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Our maxim: “understanding before action”
Our purpose is to encourage the knowledge and the debate of issues connected with art and military science. Selection of articles attempts to reflect different opinions. Beyond any ideological ascription. In order to impulse critical thought amongst our readers.

miércoles, 17 de octubre de 2012

Una estrategia para liberar a la "Libertad"

La articulista sostiene con razón que el gobierno argentino no cederá a la presión de los denominados fondos buitres. Aconseja que se debe negociar por separado con los pequeños tenedores de bonos que engloba la demanda. Sin embargo, augura que será un largo conflicto.


 

Argentina's Creditors Overreach in Seizure of Warship in Ghana



By Catherine Cheney, on 17 Oct 2012, Trend Lines



Argentina’s legacy of debt default is back in the headlines this week after a Ghanaian port detained an Argentine navy ship, executing a court order on behalf of the country’s creditors.

The bondholders who seized the ship said they do not plan to release it until Argentina repays at least $20 million of the $300 million they are owed on defaulted debt.

This is the latest example of creditors -- often vulture funds that purchased discounted bonds discarded by investors after Argentina stopped honoring its debts during its economic free fall 10 years ago -- trying to seize the country’s assets.

But Mark P. Jones, Joseph D. Jamail Chair in Latin American Studies and chair of the political science department at Rice University, said that while Argentina had not been under sufficient pressure to make compromises, the seizure of the frigate Libertad will make it even less likely that the government will yield to the creditors.

“Cristina Fernández de Kirchner will not yield,” he said, explaining that in the Argentine press, any compromise would be seen as surrender. “She particularly won’t yield under pressure, and she especially won’t yield under public pressure.”

NML Capital Ltd, which obtained the court order to detain the Libertad in the Ghanaian port of Tema, has two goals, Jones said. One is to win the $20 million payment. But even if it fails to do so, its other aim is to keep the pressure on Argentina to eventually accept a broader settlement with a larger payout.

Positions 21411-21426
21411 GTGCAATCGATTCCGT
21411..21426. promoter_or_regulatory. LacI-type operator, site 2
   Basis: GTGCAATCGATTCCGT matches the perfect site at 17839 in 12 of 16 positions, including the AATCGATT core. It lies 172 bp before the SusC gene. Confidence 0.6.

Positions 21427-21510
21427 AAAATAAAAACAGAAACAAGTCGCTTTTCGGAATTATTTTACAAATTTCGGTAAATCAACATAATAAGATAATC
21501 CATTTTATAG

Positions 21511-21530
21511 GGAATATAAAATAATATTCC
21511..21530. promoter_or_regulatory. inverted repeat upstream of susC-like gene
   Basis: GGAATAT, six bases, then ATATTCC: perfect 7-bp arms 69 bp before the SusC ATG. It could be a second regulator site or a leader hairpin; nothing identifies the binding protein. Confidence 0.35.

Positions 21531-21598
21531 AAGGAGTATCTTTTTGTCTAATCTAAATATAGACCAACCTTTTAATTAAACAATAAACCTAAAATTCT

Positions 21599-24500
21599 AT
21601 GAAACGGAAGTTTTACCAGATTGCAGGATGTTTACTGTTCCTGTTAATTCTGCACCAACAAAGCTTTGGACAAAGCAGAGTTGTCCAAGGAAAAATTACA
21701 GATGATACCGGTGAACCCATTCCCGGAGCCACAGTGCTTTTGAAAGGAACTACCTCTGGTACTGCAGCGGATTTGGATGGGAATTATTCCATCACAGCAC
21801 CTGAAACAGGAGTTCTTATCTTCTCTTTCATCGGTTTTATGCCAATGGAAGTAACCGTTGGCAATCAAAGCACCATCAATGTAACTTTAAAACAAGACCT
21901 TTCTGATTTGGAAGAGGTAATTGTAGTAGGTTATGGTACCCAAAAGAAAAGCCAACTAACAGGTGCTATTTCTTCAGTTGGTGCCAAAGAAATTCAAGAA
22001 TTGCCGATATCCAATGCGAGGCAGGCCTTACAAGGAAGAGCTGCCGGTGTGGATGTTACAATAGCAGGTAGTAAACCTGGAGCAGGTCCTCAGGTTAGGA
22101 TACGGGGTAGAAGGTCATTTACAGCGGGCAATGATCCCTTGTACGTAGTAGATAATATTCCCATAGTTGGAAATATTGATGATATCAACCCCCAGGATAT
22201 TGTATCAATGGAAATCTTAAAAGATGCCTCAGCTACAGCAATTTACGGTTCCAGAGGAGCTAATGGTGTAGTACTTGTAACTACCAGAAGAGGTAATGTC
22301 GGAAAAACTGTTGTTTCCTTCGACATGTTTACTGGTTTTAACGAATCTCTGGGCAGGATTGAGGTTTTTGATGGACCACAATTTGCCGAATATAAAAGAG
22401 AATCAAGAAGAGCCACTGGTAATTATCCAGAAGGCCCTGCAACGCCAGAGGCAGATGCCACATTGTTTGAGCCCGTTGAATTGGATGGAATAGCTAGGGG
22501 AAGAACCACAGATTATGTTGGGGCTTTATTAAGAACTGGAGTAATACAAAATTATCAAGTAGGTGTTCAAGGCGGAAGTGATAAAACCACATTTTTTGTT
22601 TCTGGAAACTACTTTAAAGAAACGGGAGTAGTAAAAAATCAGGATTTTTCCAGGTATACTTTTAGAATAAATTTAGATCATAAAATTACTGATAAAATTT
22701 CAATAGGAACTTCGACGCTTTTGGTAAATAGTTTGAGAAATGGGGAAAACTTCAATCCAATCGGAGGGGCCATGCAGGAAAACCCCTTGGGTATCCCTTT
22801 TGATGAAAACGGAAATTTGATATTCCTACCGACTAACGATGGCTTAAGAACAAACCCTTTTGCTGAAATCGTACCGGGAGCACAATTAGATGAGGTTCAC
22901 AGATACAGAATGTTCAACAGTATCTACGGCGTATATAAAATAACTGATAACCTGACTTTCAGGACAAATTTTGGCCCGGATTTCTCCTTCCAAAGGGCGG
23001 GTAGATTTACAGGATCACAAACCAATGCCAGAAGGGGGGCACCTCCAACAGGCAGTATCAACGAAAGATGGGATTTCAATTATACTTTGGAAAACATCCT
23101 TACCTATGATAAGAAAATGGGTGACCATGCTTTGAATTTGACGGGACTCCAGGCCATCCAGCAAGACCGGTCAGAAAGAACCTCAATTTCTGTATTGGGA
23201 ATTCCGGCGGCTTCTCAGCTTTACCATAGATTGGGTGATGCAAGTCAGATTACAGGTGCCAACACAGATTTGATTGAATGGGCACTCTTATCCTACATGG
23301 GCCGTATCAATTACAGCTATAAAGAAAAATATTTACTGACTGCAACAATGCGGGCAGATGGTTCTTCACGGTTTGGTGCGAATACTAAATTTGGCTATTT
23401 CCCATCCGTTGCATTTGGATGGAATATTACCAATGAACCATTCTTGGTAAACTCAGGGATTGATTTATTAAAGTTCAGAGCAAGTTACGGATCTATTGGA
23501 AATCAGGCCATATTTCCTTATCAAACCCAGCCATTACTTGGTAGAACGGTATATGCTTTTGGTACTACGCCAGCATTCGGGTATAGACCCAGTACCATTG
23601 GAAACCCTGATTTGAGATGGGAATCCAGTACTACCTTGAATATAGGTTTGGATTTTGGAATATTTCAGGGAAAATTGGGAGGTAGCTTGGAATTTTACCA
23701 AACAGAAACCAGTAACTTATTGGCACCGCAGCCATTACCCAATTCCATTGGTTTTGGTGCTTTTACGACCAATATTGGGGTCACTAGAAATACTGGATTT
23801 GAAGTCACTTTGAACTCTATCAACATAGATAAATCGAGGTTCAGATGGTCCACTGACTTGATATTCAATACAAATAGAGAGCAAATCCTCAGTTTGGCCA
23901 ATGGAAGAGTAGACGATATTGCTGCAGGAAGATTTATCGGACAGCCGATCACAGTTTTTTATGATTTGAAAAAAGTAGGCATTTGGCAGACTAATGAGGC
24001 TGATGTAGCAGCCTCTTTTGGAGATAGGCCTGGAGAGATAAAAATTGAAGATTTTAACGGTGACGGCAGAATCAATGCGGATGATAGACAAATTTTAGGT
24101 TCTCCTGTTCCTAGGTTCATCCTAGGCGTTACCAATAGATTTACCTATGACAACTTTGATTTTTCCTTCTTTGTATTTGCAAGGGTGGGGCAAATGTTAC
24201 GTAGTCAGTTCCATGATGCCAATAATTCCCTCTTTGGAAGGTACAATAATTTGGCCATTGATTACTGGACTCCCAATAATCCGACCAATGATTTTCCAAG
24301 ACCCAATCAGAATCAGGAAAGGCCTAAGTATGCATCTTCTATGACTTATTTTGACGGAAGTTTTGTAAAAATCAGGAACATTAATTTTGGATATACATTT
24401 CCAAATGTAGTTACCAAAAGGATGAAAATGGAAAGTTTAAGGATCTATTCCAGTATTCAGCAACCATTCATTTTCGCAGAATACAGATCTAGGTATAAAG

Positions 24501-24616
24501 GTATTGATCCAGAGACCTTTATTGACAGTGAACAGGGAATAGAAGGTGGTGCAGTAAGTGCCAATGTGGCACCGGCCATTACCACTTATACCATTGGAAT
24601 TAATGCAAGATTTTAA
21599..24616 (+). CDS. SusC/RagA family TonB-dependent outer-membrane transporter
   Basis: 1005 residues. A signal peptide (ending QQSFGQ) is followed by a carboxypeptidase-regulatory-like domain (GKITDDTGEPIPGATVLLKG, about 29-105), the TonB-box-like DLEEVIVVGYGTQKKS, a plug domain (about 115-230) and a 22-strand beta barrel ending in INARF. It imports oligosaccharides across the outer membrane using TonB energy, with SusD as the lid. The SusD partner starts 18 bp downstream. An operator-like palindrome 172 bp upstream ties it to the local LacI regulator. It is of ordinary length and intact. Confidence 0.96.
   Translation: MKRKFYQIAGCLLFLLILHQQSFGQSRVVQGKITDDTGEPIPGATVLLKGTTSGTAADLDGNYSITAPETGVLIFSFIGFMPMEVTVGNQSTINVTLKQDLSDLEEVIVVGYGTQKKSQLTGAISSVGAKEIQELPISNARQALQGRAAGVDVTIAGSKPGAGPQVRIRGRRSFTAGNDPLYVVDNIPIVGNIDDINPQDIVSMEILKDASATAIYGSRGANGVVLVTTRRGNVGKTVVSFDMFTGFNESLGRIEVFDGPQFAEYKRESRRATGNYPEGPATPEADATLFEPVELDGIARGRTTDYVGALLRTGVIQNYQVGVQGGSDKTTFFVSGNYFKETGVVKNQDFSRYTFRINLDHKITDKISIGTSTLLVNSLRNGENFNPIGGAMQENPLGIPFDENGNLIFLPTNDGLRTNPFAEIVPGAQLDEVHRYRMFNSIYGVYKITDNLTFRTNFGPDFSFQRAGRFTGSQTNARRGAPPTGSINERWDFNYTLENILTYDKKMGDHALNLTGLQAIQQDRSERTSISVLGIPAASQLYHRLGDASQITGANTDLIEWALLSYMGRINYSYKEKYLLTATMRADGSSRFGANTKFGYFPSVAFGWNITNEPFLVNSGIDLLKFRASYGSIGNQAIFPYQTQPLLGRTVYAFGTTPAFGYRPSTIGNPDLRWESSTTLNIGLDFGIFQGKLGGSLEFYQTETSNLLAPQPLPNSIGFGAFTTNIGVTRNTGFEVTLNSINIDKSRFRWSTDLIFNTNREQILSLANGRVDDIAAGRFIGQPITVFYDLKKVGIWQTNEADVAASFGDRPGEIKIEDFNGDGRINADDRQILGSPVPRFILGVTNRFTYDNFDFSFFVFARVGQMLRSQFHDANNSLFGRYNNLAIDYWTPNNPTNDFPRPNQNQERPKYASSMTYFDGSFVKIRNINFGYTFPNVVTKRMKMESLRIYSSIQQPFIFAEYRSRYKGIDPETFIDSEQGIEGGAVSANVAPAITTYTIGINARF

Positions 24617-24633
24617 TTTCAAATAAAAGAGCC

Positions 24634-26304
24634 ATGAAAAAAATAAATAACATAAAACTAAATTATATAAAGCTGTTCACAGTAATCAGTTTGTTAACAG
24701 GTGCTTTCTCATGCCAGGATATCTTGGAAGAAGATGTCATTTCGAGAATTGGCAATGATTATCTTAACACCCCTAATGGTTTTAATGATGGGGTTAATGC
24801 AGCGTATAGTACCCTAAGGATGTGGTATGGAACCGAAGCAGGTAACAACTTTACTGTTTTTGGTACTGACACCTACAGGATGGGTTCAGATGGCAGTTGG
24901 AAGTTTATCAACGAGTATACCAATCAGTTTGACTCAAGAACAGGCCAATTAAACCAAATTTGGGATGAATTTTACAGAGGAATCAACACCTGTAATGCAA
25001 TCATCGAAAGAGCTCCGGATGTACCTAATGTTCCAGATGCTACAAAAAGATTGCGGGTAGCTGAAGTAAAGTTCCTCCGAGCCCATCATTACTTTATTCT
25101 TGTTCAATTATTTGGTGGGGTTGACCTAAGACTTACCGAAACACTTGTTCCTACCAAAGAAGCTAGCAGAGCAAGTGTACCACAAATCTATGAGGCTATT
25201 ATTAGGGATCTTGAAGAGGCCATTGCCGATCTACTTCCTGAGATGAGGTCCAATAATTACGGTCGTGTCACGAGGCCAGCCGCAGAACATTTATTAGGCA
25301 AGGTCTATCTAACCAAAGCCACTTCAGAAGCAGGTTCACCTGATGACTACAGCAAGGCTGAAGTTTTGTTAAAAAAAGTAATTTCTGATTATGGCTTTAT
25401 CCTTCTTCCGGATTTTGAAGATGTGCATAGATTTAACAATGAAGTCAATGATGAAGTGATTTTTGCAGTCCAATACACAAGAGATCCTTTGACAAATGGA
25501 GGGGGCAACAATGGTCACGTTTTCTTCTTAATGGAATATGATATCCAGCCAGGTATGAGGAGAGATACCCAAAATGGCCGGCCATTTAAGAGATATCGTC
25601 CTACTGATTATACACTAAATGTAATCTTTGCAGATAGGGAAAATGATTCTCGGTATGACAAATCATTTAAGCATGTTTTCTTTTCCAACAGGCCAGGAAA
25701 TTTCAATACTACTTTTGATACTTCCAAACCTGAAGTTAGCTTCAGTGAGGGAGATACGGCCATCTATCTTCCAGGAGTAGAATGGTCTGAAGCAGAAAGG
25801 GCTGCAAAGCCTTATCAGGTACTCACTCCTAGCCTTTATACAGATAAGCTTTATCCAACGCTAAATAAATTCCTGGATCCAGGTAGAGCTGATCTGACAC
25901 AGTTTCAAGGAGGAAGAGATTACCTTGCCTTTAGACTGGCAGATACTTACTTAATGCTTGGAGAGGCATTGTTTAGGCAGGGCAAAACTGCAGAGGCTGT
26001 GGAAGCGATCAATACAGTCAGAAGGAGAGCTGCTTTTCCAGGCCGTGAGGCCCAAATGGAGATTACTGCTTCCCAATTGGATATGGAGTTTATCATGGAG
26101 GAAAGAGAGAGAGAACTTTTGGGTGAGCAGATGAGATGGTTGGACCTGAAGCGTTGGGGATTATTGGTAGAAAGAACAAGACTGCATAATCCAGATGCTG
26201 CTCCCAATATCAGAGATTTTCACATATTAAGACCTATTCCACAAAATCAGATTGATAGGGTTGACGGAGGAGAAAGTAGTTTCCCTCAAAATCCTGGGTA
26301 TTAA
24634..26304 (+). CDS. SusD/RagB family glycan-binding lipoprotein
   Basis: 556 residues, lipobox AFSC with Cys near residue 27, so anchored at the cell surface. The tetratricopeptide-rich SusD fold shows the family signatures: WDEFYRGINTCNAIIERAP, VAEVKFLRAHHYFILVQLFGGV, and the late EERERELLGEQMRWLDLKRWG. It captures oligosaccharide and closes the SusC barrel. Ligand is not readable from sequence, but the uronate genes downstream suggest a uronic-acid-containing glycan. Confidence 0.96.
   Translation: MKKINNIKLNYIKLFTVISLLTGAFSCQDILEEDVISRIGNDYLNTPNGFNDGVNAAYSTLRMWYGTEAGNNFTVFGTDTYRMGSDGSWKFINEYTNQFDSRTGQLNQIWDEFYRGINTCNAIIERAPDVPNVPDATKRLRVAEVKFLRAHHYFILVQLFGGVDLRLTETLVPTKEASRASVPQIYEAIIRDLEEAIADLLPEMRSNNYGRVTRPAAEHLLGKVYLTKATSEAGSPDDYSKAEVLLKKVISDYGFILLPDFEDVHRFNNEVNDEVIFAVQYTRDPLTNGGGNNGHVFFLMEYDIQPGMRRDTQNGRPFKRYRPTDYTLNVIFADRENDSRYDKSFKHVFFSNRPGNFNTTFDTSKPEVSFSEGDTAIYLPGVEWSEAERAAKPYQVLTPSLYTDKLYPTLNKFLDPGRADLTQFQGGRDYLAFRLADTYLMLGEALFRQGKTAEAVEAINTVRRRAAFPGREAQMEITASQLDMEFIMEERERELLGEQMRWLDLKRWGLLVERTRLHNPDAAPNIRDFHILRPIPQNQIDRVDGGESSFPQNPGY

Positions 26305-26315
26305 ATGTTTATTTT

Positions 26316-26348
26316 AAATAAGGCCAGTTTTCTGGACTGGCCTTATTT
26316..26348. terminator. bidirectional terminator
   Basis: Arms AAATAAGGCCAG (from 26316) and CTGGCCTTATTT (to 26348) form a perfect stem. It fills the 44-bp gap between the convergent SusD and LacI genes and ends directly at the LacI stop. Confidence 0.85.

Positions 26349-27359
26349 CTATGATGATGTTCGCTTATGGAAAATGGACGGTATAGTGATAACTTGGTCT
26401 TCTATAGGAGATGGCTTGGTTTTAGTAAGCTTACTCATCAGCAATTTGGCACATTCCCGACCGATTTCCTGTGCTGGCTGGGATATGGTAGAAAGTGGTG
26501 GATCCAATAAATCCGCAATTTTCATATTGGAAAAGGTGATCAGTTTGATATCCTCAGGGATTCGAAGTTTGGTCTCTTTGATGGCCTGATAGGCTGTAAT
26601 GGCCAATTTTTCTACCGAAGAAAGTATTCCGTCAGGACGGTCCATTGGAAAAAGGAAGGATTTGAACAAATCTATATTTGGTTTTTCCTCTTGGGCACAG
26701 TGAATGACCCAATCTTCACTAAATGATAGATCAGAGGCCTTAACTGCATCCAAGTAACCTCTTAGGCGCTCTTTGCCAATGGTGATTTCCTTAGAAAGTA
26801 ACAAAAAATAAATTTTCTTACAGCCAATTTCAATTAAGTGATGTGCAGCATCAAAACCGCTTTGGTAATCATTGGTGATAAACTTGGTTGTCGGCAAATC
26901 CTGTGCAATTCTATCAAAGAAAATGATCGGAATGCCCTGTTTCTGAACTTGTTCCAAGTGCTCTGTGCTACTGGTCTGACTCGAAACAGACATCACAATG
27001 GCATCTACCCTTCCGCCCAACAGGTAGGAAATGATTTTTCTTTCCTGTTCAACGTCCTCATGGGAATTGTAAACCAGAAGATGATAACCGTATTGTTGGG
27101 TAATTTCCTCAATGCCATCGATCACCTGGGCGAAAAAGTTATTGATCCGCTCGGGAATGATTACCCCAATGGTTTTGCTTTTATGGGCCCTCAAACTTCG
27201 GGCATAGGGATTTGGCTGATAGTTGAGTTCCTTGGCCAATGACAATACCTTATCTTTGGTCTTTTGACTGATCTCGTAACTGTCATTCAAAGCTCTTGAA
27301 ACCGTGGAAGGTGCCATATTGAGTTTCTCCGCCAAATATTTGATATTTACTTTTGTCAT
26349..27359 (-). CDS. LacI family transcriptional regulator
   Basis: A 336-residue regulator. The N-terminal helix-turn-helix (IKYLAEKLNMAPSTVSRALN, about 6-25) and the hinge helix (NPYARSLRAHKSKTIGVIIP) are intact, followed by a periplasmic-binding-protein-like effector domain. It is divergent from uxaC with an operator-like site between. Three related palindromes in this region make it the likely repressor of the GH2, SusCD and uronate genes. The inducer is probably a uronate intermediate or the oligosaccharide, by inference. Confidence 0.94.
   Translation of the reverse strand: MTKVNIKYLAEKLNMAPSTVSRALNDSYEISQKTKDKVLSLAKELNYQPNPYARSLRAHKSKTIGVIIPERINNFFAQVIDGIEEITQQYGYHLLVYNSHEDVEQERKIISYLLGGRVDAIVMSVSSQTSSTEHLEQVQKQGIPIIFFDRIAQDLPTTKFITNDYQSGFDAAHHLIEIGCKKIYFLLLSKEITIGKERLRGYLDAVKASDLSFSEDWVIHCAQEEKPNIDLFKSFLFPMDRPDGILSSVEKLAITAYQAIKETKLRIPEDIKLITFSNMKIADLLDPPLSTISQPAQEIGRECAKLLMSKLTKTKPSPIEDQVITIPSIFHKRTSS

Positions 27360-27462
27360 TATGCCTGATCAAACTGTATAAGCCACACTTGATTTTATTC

“They realize that they need to put the pressure on [Kirchner] to provide some incentive for the Argentine government to yield, but when it gets too public like this, it has this boomerang effect,” he said.

The more political that the disputes with creditors become, the more difficult it will be for Kirchner or anyone in her administration to reach a settlement, Jones said, explaining that this could also affect other debts.

In addition to larger funds like NML Capital Ltd and billionaire investor Kenneth Dart, smaller bondholders, such as pension funds for New Jersey teachers, also hold defaulted Argentine debt, Jones said.

The fact that these smaller bondholders are also holding out for repayment provides the larger creditors with cover, so “they can present themselves not as greedy hedge funds, but as part of a larger group that includes retired teachers.”

Jones said it would be in Argentina’s interest to come to an agreement with some of these smaller groups in order to isolate the hedge funds. He explained that “to the extent that judges view these asset seizures as efforts by these vulture funds to take advantage of a situation and get an unjust profit, they are going to be less sympathetic.”

But the Libertad dispute, which is already causing “heads to roll” in Argentina, will make behind-the-scenes negotiations much more difficult.

In the meantime, Jones said, these major hedge funds, which “bought assets for pennies on the dollar” when Argentina was in major financial trouble, “have the resources to make Argentina’s life very difficult.” And the more Argentina nationalizes certain companies, the more opportunities vulture funds will have to seize resources or assets abroad, he added.

Jones said the Argentina example provides a signal to other countries that default brings risks, such as aggressive attempts at asset seizure.

On the other hand, he said, Argentina was in large part “able to get away with it,” unilaterally defaulting when it had an unsustainable debt burden and then restructuring its debt on very favorable terms. Some countries may have drawn the lesson that “defaulting on your debt is not the end of the world.”

“One of the lessons [Argentina] learned is that intransigence pays off,” he said. “You just keep pushing for a better and better deal, and eventually people will bend and buckle for you.”

But when it comes to the country currently facing the gravest risk of default, Greece, Jones said there are two important differences. First, Greece’s membership in the European Union makes a unilateral default trickier. Second, Argentina was able to survive without access to the international debt market because of the demand for its exports.

“Soybean experts have been so robust that [Argentina] hasn't needed to take money from the international debt market,” he said, attributing much of the demand for soybeans, which Argentineans call green gold, to an increase in consumption in China. “The Greeks aren’t going to be able to export themselves out of their current predicament without access to the international debt market.”

As for the fate of the Libertad, unless the Ghanaian courts decide to modify their position, which remains a possibility given the diplomatic pressure to release the warship, Jones said he does not expect Argentina to pay the $20 million bond. “The ship may be there for a while.”

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